Safety Considerations for Behavioral Health Nursing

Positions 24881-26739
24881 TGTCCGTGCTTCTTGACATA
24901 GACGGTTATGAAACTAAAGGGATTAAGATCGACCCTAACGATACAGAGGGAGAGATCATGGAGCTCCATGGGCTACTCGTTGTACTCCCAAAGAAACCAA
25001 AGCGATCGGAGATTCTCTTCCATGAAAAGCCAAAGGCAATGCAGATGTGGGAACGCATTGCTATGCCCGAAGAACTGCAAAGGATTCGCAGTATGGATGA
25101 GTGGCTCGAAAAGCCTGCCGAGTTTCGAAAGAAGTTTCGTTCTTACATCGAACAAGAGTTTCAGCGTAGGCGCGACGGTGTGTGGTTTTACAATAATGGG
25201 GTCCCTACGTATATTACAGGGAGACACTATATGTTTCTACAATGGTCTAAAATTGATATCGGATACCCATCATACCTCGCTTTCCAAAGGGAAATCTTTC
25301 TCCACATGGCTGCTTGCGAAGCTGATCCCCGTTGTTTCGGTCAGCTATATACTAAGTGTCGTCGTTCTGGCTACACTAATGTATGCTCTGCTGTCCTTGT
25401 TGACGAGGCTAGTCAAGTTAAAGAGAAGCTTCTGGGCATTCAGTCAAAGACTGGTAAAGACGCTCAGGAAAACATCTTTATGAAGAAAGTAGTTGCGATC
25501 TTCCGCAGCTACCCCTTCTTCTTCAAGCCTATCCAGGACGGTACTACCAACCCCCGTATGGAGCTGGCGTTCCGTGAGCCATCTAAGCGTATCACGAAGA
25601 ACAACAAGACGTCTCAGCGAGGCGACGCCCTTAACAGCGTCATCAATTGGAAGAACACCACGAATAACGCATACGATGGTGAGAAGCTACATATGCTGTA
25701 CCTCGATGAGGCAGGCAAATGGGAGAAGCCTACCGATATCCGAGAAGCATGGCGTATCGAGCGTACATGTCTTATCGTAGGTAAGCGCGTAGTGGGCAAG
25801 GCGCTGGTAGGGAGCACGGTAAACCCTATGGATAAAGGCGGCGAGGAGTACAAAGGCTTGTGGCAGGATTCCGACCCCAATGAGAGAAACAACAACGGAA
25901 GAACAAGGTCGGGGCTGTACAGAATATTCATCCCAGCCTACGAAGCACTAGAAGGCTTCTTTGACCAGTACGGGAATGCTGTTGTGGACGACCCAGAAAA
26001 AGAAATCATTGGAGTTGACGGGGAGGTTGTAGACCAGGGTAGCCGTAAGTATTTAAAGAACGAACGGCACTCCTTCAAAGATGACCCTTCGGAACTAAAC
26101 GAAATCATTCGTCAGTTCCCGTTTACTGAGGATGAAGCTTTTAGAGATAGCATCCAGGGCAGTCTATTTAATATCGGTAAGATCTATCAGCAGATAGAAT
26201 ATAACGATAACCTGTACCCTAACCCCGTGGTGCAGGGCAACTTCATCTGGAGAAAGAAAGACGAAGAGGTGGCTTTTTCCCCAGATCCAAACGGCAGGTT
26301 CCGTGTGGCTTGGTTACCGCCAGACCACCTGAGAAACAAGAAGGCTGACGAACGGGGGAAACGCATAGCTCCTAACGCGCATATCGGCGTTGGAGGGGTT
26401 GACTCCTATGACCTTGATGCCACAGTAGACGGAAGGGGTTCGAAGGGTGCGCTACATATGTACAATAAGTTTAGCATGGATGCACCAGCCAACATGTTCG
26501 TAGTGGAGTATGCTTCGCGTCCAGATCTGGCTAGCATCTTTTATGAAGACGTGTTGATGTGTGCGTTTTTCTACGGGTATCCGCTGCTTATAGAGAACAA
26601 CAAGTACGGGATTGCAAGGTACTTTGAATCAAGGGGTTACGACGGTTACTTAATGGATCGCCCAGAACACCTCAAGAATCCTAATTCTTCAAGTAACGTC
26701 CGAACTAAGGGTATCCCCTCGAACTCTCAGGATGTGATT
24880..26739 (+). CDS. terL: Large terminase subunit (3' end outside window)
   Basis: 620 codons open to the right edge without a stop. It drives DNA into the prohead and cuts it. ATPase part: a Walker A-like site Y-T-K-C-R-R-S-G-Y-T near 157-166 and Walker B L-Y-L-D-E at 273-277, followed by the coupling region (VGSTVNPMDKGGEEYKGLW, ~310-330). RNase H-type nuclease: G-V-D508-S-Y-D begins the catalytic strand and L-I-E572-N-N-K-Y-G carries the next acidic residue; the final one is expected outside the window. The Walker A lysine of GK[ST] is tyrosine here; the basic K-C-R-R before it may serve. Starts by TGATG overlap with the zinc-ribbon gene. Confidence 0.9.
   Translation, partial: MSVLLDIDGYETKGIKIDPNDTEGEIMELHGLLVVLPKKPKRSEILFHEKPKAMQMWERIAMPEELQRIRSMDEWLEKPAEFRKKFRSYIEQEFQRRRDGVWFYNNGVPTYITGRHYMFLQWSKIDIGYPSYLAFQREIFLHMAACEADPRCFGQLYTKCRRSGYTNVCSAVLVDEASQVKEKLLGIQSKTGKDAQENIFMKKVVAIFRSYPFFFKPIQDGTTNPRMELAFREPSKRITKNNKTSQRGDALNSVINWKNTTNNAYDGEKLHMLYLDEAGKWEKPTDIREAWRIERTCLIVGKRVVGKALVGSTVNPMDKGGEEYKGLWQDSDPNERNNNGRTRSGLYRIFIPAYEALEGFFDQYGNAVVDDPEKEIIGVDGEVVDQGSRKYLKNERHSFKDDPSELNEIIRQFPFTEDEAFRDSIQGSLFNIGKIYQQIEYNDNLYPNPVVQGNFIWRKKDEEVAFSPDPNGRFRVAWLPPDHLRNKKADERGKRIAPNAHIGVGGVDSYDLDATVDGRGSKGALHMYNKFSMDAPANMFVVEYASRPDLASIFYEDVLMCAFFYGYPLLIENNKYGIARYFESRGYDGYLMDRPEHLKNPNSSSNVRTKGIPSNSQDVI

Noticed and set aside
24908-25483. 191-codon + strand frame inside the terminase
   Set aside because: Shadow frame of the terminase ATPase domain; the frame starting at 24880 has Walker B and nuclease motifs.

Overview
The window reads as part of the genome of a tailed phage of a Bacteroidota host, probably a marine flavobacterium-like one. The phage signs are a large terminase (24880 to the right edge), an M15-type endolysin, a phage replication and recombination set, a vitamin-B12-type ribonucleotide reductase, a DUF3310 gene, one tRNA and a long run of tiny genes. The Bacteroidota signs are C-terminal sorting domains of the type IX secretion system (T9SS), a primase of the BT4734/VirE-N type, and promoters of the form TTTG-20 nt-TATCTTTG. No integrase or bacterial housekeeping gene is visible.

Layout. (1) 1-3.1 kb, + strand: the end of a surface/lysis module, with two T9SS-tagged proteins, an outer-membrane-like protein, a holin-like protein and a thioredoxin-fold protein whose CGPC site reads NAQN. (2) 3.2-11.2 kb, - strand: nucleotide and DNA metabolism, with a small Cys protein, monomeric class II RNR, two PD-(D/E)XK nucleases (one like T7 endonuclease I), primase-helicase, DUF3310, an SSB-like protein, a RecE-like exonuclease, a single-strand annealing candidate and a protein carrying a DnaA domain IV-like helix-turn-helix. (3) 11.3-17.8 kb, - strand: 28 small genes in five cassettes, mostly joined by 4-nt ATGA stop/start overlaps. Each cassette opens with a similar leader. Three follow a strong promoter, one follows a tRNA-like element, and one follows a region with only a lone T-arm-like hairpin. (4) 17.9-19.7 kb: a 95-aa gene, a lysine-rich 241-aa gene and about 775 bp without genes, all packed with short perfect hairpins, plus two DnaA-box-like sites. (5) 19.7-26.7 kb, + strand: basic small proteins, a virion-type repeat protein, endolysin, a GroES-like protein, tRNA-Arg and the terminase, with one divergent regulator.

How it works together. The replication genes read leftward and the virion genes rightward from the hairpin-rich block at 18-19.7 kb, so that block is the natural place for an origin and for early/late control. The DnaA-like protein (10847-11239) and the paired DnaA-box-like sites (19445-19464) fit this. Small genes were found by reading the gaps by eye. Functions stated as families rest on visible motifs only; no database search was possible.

Behavioral health nurses must be vigilant in maintaining a safe therapeutic environment. Nurses must understand facility policies and procedures for managing combative or violent patients to keep themselves and other patients safe and free from injury. As with any nursing specialty, there is no guarantee of remaining free from injury or assault, but there are measures the nurse can take to reduce this risk. Participation in continuing education activities on managing combative patients can increase the nurse's knowledge, reduce assault risk, and promote safety on the unit. A safe but therapeutic distance should be maintained if a patient becomes combative. Early recognition of non-verbal behaviors, such as increased agitation, allows the nurse to initiate early interventions and prevent violent outbursts or behaviors. Behavioral scales can be used to recognize potential escalation and prevent violence. Nurses should learn self-defense techniques to protect themselves from patients. Nurses caring for inpatient behavioral health patients should develop an exit plan, ensuring an exit is always available (Havaei et al., 2019; Zicko et al., 2017).